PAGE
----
Colorado study suggests that changes to the tissue ecosystem and not necessarily mutations allows growth of cancer.
Virginia Ramseyer Winter, assistant professor in the School of Social Work and director of the MU Center for Body Image Research and Policy, is a nationally recognized body image expert. In a new study, she found that images from 3D scanners can be used to help young women focus on body appreciation, which might in turn improve mental health.
A recent survey from the GW School of Medicine and Health Sciences found patients with psoriasis frequently use complementary or alternative therapies to treat their symptoms when traditional treatments fail.
Two studies published in the British Medical Journal show there is no statistical evidence that global cigarette consumption has fallen as a result of the World Health Organization's Framework Convention on Tobacco Control, and in low-and-middle-income countries it has actually increased, according to two studies led by global health researchers at York University.
The development of neural circuits in youth, at a particularly important time in their lives, can be heavily influenced by external factors -- specifically the frequent and regular use of cannabis. A new study in the Journal of the American Academy of Child and Adolescent Psychiatry (JAACAP), published by Elsevier, reports that alterations in cognitive control--an ensemble of processes by which the mind governs, regulates and guides behaviors, impulses, and decision-making based on goals are directly affected.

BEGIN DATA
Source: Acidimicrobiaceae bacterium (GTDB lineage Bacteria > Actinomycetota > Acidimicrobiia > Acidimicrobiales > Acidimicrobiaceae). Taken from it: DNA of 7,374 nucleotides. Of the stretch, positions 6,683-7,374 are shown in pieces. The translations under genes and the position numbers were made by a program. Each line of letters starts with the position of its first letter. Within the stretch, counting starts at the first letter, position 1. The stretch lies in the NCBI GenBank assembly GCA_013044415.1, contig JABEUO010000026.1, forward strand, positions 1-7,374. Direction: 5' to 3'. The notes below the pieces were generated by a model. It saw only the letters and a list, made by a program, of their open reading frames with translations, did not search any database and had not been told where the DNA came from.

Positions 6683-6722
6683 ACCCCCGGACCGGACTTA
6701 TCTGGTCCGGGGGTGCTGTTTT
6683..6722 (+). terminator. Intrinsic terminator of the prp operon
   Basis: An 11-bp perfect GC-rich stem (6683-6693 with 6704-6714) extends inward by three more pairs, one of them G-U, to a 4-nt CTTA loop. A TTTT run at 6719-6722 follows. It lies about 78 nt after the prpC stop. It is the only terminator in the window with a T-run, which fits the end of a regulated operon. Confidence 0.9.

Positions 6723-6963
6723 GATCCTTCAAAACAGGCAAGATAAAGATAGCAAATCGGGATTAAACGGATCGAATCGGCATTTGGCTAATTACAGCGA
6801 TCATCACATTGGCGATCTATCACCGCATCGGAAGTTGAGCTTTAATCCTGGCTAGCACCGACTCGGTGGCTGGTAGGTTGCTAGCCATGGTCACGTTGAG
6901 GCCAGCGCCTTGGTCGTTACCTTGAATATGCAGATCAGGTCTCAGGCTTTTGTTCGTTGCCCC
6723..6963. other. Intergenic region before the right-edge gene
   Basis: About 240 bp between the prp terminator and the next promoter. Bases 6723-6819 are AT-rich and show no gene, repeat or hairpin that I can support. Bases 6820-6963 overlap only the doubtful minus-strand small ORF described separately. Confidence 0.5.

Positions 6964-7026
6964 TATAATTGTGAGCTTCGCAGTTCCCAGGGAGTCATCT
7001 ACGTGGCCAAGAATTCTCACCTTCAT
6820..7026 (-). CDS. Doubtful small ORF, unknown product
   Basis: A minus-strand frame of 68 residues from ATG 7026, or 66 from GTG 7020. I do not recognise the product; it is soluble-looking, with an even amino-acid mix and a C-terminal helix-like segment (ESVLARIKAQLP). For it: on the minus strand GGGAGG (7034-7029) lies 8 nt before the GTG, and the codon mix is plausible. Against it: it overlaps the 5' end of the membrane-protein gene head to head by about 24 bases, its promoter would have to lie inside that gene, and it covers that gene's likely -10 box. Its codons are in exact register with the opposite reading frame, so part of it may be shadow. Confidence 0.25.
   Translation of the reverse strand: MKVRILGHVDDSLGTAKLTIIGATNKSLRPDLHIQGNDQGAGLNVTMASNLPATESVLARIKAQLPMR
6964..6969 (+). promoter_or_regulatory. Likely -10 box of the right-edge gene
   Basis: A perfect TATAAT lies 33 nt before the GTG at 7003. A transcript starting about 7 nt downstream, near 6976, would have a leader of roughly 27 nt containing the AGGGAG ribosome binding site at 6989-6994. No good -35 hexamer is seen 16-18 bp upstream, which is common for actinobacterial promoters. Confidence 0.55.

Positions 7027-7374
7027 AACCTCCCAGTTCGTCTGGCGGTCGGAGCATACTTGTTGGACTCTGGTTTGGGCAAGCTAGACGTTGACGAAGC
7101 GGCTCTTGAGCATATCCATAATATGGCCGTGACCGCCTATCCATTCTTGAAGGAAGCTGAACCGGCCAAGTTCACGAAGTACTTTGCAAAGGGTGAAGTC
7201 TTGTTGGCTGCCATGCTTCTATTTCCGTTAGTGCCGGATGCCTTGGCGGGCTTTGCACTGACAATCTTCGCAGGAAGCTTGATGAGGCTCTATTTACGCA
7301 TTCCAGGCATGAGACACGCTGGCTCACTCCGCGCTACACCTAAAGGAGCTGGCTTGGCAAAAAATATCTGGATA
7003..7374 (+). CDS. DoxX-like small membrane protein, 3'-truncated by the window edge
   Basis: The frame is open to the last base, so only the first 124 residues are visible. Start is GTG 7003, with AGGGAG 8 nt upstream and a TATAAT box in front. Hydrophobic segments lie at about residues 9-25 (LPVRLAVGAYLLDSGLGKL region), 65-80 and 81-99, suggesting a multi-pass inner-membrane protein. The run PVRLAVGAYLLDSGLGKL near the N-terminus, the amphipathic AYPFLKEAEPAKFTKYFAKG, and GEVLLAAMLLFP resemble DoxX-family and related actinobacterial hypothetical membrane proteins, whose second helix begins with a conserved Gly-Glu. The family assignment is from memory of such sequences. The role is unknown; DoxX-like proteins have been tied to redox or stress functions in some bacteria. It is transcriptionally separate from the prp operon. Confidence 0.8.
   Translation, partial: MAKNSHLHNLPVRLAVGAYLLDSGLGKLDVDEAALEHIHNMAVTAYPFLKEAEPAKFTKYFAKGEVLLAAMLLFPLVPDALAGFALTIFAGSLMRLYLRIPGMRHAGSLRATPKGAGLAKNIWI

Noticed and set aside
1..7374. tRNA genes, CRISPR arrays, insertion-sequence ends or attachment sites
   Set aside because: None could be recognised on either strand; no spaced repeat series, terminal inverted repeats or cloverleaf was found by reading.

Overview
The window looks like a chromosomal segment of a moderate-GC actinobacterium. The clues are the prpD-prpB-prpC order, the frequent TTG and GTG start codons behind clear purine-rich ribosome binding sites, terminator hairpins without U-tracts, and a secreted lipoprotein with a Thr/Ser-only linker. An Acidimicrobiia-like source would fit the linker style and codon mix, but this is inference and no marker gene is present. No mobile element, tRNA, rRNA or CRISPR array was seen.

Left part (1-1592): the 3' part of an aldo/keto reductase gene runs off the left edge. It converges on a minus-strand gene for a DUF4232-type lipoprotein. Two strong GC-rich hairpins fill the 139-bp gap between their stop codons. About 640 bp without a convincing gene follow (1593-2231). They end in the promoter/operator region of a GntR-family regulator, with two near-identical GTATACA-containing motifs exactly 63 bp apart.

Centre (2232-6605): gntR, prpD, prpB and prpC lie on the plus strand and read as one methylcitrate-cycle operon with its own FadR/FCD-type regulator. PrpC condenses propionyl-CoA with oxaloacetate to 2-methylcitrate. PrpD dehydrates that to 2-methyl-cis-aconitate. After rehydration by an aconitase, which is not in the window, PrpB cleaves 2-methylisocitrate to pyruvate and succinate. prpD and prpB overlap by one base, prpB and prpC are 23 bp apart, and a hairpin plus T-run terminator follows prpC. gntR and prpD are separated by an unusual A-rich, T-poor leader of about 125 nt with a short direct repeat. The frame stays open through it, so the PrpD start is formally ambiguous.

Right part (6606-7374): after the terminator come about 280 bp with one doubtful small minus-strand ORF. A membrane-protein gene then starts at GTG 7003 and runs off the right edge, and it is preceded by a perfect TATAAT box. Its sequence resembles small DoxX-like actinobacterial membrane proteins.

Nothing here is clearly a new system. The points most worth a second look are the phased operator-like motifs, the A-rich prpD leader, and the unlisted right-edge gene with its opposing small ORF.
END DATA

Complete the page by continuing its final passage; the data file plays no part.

From effective medicines to molecular sensors to fuel cells, metal clusters are becoming fundamentally useful in the health, environment, and energy sectors. This diverse functionality of clusters arises from the variability in size and type. Professor Yuichi Negishi, from Tokyo University of Science, adds to this ongoing tale by explaining the dynamics of the metal cluster, thiolate-protected gold-silver alloy, in solution; this helps in understanding the stability, geometry, and tenability of these clusters for their applications.
Young gay and bisexual men are frequent users of alkyl nitrites, or poppers, but few show signs of addiction, risky consumption habits or other psychosocial problems, a study shows.
New research coming out of UBC's Okanagan campus demonstrates that upbeat music can make a rigorous workout seem less tough. Even for people who are insufficiently active. Matthew Stork is a postdoctoral fellow in the School of Health and Exercise Sciences. He recently published a study examining how the right music can help less-active people get more out of their workout--and enjoy it more.
Adolescents who see themselves as puny and who exercise to gain weight may be at risk of so-called muscularity-oriented disordered eating behaviors, say researchers led by UCSF Benioff Children's Hospitals.
One of the largest studies on out-of-pocket costs for nursing home care finds prices are high and rising faster than other medical care and consumer prices, reports a team of health policy researchers.